I want to thank Sylvan’s godfather Fabi and his mother and brother for all the support they have given us on all levels, and to all our friends who came with us here to realise our dream. To all the amazing musicians I have played with in the last few years and who have taught me so much, to Vera for teaching me the German song and lending me the guitar, and to Jonathan for all the instruments and the friendship. And to every rainbow out there who keep on creating beautiful music and spreading the love.
I want to thank the Arizpe Amors and the Volls for their support, and everyone who graciously offered me a place to work – Mariana, Emilio and Nayeli, Pedro, Laura, the library. And I want to thank the whole pueblo for caring for Adria and Sylvan in my absence – I know they are in good hands.
Well done if you’ve made it this far… this is getting quite long but I would like to finish off by giving some information about each track so that you know what you are listening to and can put it into context.
1 – Ronja Röverdotter (Words by Astrid Lindgren / Music by Björn Isfält)
The opening sequence to my favourite film as a kid, based on a book by Swedish children’s writer Astrid Lindgren, also introduces this album. It’s about a little girl growing up with a band of robbers in a medieval castle in a magical forest…
2 – Vem Kan Segla (Traditional from Åland, a little group of islands between Sweden and Finland)
In Swedish but I added a translation to English and changed the word “friend” to “son”. This sets the intention for the whole album. We played this a lot in our horse caravan shows in Brazil.
3 – Kano (Traditional from the Yawanawa tribe in the Amazonas)
This is the song that gives Sylvan his middle name, Kanó, meaning ‘bridge between worlds’! Both Adria and I have separately lived with neighbouring tribes and have had life-changing experiences there. We give our son his warrior name in their honour, and our unquestionable support to them (and all indigenous people everywhere) in their desperate fight for their lands, their forest and their way of life in the face of the mind-numbingly senseless and evil destruction and enslaving by the Brazilian government, backed up and fuelled by governments, industry and consumers everywhere. The lungs of the world have cancer.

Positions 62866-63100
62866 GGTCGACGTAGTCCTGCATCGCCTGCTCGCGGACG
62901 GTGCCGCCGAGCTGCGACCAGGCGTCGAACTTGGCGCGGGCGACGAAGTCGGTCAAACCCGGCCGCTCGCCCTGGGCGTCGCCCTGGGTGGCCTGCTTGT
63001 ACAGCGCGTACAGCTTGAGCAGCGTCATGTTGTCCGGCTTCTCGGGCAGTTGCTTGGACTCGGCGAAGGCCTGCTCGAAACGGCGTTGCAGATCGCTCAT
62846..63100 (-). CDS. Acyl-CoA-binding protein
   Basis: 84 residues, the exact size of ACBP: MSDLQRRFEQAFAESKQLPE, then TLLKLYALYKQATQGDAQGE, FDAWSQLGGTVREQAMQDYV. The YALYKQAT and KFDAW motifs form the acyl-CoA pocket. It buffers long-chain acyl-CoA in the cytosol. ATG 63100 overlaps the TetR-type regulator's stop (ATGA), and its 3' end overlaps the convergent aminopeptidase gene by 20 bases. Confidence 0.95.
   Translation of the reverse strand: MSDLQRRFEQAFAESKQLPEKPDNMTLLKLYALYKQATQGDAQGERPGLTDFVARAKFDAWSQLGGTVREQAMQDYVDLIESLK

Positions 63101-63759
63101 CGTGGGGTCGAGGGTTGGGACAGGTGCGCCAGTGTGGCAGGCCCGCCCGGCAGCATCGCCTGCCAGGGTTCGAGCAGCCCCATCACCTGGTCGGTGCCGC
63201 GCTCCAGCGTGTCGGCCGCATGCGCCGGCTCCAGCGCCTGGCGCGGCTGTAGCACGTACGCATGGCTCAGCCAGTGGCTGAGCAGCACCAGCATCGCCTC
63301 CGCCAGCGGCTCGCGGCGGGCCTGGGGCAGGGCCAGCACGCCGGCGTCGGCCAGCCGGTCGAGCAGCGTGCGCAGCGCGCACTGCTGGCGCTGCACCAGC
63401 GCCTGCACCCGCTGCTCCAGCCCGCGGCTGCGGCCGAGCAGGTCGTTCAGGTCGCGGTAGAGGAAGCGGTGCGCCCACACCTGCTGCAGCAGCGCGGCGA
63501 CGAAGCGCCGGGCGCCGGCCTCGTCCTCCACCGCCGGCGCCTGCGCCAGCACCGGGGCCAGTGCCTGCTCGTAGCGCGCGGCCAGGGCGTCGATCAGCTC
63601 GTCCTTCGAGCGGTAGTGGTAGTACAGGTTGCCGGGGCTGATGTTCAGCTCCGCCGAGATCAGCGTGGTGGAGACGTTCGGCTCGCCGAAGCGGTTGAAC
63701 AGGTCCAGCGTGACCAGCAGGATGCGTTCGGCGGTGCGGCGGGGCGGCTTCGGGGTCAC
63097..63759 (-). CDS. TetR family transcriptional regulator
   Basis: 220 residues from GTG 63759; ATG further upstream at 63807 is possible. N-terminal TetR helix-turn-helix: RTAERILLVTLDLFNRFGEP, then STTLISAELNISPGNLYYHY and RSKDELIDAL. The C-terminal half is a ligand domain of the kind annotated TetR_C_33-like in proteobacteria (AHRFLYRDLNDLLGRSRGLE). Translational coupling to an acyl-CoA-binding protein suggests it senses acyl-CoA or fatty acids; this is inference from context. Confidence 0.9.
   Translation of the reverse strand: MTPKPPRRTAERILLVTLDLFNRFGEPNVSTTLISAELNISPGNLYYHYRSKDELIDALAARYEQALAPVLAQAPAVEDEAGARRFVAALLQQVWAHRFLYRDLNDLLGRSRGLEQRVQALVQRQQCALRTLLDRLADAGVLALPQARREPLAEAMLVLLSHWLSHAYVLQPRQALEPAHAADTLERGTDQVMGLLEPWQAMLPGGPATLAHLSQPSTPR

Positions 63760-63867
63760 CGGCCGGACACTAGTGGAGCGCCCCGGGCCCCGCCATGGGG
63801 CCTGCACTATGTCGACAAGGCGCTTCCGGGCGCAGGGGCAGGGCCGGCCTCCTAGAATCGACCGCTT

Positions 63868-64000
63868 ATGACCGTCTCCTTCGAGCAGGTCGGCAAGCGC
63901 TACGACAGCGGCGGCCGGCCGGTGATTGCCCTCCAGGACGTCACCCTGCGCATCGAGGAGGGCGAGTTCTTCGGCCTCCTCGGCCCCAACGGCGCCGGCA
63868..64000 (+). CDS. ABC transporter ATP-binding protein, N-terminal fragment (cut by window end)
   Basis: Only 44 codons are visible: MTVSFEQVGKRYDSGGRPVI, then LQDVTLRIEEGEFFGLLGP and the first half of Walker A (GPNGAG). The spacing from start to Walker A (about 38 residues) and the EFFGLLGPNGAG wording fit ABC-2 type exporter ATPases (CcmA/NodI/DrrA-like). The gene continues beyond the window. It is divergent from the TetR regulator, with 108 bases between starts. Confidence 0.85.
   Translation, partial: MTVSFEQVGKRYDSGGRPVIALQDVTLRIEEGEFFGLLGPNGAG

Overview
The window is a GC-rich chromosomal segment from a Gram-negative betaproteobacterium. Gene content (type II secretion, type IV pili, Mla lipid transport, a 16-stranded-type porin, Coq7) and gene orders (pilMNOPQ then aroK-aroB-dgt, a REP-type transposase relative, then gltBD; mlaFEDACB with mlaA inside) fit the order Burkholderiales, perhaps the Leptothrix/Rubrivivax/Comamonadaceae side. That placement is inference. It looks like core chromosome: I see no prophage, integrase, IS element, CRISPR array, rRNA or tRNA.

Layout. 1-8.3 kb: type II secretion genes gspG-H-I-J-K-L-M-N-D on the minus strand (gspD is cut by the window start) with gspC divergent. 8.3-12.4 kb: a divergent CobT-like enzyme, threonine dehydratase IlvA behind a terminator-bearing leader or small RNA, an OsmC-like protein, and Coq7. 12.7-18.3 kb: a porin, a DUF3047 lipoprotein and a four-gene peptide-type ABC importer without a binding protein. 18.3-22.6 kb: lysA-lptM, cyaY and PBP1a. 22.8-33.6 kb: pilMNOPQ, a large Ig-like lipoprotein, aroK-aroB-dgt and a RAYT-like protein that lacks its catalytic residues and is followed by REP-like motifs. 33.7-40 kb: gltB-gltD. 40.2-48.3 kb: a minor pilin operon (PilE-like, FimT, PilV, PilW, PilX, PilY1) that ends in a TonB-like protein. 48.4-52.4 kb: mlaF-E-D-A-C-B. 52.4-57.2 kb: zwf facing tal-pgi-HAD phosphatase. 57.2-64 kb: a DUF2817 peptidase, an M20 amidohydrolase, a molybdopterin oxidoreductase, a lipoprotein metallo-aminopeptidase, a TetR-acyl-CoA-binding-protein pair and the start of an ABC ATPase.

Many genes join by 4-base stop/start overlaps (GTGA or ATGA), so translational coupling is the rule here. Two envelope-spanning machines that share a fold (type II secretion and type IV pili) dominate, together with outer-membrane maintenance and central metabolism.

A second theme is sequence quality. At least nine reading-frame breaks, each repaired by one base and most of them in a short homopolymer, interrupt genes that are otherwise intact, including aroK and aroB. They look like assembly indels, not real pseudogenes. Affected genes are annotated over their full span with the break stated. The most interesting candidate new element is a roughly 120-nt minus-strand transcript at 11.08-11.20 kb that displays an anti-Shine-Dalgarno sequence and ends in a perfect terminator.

4 – Entre Plumas I (Music by Martin, Words by Adria and Martin)
Entre Plumas means “between feathers” and is a love song about Adria and me. It was conceived while we were sleeping on the living-room floor of friends in Vancouver, in between two feather duvets. It was added to while hitchhiking at a gas station in Nevada and completed here in Mexico. The song plays with the Spanish word “sueno” which means both “sleep” and “dream”. I later got Adria a pair of silver feather earrings so that her head would be “entre plumas”. The guitar is based on a standard Flamenco-style accompaniment.
5 – Entre Plumas II (Music by Martin / Words by Adria and Martin)
One day while pregnant Adria said, in Spanish, “my body is the nest of a little bird” and it had to be written into another song with lots of feathers in it…
“So many lives we have lived you and I, and now there is one more”.
6 – Per Spelmann (Norwegian folk song)
The journey continues to Norway with the well-known story of a fiddler who trades his fiddle for a cow but repents and gets his fiddle back. This song seriously introduces my special, magical Norwegian hand-made mouth harp which often hangs around my neck. I have never mixed the mouth harp before but I think I found a pretty fat sound for it.
7 – Inanay Kapuana (Torres Island traditional, in the strait between Australia and Papua, the people are closely related to the aborigines on both sides of the strait.)
Learnt at rainbow gatherings, thank you Yaya. I don’t know what all the words mean but I think “guwana” is a snake and “choo” is the sound you would make to make it go away.
8 – Once Upon A Midsummer Night’s Dream (Martin / rainbow)
The title track tells the true story of Sylvan’s birth around midnight on Midsummer Night’s Eve. At the end, when no less than seven voices are singing simultaneously, I change over to what I believe is a rainbow song with original lyrics: “There is so much magnificence in the ocean, waves are coming in”. But as always in rainbow, you can make it up as you go along… (I’ve changed the time signature from 4/4 to 3/4.)
9 – Blåmann (Norwegian traditional / A.O. Vinje / Anne Haavie)
A 165 year old poem based on a true story about a special relationship between a young goat and a young shepherd boy. The goat is smart, cares for the boy and “knows more than just how to feed himself”. But one day the goat’s mother comes back to the mountain farm alone without Blåmann, the young goat, who has probably been taken by a bear…